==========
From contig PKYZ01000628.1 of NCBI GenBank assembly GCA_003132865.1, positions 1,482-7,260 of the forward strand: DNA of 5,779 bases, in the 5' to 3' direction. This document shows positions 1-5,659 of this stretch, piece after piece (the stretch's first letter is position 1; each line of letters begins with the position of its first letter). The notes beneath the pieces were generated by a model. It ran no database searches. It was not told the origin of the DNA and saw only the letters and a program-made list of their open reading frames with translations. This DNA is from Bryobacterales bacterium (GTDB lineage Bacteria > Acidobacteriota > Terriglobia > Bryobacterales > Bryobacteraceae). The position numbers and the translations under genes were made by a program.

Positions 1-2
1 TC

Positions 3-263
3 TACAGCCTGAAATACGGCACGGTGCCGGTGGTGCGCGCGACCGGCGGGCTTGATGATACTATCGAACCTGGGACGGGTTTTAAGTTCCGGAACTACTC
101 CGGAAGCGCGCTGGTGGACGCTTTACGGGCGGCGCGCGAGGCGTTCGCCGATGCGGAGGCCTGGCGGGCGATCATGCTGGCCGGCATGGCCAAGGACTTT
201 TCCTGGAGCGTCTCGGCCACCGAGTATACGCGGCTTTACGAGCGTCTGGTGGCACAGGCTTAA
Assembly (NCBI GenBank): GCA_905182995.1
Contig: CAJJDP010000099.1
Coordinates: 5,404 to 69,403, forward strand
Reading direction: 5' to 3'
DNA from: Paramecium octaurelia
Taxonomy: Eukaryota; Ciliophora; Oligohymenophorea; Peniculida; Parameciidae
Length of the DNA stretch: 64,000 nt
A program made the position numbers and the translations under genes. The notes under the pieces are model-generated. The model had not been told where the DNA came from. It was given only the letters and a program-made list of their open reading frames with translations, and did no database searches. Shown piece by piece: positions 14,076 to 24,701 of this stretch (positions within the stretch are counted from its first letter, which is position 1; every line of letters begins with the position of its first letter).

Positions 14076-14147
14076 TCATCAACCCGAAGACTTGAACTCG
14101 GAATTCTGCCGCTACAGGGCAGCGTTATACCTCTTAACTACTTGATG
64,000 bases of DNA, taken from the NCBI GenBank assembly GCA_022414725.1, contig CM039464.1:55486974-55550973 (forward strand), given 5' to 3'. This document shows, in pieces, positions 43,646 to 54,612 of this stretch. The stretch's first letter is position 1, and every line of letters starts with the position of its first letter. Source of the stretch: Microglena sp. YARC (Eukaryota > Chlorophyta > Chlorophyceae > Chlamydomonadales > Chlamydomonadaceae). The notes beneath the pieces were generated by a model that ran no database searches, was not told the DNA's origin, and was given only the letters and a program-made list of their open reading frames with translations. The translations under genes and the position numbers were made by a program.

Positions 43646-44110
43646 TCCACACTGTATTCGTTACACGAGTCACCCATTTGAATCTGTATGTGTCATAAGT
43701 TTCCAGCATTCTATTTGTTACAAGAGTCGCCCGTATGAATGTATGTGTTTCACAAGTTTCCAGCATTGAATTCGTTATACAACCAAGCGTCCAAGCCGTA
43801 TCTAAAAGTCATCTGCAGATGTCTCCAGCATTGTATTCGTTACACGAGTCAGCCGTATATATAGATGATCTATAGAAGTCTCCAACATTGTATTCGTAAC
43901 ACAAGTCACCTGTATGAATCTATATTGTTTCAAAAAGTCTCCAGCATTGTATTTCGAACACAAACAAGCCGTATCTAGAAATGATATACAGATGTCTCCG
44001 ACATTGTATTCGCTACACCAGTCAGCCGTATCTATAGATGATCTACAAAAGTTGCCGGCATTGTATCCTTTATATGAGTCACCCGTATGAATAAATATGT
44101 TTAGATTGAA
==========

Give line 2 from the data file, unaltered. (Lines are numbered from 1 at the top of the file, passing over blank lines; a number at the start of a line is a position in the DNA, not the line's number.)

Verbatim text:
Positions 1-2